This updated Seminar Study provides an overview of the process of British decolonisation. The eclipse of the British Empire has been one of the central features of post-war international history. At the end of the Second World War the empire still spanned the globe and yet by the mid-1960s most of Britain’s major dependencies had achieved independence.
Concisely and accessibly, the book introduces students to this often dramatic story of colonial wars and emergencies, and fraught international relations. Although a relatively recent phenomenon, the end of the British Empire continues to spawn a lively and voluminous historical debate.
Dr. White provides a synthesis of recent approaches, specially updated and expanded for this edition, by looking at the demise of British imperial power from three main perspectives the shifting emphases of British overseas policy the rise of populist, anti-colonial nationalism the international political, strategic, and economic environment dominated by the USA and the USSR.
The book also examines the British experience within the context of European decolonisation as a whole. Supporting the text are a range of useful tools, including maps, a chronology of independence, a guide to the main characters involved, and an extensive bibliography (specially expanded for the new edition. Decolonisation: the British Experience since 1945 is ideal for students and interested readers at all levels, providing a diverse range of primary sources and the tools to unlock them.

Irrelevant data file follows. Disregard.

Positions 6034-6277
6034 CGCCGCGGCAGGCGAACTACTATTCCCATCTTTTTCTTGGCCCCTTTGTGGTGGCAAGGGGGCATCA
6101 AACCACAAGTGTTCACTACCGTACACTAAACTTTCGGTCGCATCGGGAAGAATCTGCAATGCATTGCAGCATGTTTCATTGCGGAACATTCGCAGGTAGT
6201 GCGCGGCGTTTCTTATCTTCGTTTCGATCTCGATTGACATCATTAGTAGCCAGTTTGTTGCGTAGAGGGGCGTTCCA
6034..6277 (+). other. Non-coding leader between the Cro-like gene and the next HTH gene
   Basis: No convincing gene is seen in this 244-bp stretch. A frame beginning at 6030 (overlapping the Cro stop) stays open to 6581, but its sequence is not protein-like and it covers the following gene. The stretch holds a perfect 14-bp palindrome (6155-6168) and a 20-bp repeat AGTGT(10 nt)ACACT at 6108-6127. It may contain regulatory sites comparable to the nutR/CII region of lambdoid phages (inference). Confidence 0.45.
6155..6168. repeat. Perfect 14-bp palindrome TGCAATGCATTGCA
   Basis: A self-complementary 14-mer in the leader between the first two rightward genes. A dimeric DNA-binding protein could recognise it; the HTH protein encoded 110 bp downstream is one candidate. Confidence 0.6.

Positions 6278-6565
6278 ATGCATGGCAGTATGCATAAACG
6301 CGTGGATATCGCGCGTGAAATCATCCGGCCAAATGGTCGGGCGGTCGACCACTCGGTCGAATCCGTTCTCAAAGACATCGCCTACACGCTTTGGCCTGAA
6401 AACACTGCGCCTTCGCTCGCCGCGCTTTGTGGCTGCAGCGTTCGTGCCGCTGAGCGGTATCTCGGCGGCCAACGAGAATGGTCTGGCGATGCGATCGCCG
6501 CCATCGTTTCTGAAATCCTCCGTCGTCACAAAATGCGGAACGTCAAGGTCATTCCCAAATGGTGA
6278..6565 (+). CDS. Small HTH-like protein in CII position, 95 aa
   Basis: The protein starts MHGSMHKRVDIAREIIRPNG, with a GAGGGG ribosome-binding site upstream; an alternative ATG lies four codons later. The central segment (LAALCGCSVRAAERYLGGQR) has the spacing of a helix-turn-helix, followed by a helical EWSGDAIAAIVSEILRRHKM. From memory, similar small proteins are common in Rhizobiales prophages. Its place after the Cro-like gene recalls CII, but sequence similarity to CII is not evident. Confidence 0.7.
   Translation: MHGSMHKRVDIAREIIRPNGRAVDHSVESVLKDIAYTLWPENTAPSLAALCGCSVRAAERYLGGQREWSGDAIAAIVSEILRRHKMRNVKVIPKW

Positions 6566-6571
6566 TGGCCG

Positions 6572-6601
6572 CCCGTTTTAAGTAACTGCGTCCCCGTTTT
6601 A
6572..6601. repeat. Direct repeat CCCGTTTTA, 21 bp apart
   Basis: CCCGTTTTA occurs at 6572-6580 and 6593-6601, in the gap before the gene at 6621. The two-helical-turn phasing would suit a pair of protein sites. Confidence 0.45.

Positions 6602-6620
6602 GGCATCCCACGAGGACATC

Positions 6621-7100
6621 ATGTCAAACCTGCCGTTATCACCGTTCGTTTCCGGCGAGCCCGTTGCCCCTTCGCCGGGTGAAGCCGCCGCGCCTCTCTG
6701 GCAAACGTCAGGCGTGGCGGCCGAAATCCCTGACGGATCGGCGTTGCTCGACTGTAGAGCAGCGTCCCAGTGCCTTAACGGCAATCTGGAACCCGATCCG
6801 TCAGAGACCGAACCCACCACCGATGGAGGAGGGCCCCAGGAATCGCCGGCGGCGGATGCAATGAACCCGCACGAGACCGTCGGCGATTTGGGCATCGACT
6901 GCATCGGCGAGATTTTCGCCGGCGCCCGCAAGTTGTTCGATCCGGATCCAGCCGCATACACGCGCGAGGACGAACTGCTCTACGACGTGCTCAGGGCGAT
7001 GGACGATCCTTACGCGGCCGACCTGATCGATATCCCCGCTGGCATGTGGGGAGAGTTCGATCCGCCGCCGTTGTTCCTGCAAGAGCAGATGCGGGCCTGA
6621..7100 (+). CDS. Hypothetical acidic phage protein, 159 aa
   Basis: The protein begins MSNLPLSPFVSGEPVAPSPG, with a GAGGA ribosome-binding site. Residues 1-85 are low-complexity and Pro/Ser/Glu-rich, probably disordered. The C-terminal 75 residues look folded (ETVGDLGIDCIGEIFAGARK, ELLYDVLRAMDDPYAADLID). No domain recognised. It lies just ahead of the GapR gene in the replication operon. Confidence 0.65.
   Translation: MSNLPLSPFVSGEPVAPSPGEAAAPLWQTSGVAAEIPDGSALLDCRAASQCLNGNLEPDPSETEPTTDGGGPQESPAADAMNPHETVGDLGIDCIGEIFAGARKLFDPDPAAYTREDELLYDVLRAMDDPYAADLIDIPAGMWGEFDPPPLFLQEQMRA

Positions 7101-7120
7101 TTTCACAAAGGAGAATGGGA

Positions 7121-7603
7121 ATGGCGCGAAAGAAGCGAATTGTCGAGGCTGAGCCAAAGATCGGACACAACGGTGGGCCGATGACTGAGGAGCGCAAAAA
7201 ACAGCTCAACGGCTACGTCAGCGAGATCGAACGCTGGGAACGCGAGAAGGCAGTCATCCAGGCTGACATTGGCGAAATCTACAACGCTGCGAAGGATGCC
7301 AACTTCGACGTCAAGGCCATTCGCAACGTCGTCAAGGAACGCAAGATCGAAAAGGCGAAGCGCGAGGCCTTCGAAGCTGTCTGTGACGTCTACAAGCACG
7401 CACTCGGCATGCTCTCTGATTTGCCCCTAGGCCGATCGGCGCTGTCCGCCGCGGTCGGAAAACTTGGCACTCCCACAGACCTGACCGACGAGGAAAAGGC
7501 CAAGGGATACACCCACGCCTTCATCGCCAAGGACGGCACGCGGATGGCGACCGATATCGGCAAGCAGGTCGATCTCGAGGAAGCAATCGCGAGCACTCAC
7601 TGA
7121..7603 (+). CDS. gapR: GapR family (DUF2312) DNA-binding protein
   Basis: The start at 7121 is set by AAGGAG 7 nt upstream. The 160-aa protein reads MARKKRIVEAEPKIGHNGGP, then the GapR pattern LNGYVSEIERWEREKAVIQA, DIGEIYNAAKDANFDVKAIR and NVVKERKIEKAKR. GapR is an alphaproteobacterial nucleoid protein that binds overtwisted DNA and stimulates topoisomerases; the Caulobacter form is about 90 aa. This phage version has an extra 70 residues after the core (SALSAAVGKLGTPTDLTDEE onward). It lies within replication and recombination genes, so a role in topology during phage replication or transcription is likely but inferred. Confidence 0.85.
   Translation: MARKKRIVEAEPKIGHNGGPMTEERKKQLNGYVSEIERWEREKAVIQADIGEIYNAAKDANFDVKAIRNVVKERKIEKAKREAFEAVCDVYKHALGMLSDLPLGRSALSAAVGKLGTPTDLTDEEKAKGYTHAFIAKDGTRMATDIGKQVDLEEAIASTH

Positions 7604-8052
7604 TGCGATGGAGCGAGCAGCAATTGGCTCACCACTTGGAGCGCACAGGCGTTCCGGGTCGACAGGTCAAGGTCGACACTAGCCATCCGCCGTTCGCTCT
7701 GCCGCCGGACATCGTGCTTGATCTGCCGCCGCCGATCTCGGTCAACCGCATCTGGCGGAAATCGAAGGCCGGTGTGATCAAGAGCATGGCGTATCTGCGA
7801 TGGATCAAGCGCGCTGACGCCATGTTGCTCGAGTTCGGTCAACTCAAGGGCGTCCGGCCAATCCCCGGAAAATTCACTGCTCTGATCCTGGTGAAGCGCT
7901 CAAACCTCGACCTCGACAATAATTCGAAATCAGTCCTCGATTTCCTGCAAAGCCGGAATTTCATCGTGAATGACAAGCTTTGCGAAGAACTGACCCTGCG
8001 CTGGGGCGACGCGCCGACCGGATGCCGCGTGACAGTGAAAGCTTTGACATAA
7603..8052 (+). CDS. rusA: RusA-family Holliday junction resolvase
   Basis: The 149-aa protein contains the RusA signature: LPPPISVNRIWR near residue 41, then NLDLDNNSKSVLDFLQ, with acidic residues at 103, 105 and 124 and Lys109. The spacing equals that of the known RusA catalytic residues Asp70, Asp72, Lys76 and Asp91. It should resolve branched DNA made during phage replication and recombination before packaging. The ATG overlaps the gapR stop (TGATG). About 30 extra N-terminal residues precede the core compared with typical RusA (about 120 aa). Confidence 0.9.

PART ONE INTRODUCTION 1 The Setting and the Problem PART TWO IMPERIAL POLICY AND DECOLONISATION 2 Labour 3 Shifting Perspectives? The 1950s and the 1960s PART THREE NATIONALISM AND DECOLONISATION 4 Changing Colonial Societies PART FOUR INTERNATIONAL CHANGE AND DECOLONISATION 5 The British Empire in the New World Order PART FIVE ASSESSMENT 7 British Decolonisation in Comparative Perspective PART SIX DOCUMENTS
Each book in the Seminar Studies series provides a concise and reliable introduction to a wide range of complex historical events and debates, covering topics in British, European, US and world history from the early modern period to the present day. Written by acknowledged experts and including supporting material such as extracts from historical documents, chronologies, glossaries, guides to key figures and further reading suggestions, Seminar Studies titles are essential reading for students of history.
Almost half a century after its launch, the series continues to introduce students to the problems involved in explaining the past, giving them the opportunity to grapple with historical documents and encouraging them to reach their own conclusions. To submit proposals for new books in the Seminar Studies series, please contact the series editors:
Clive.Emsley: clive.emsley @ open.ac.uk
Gordon Martel: Gordon.Martel @ unbc.ca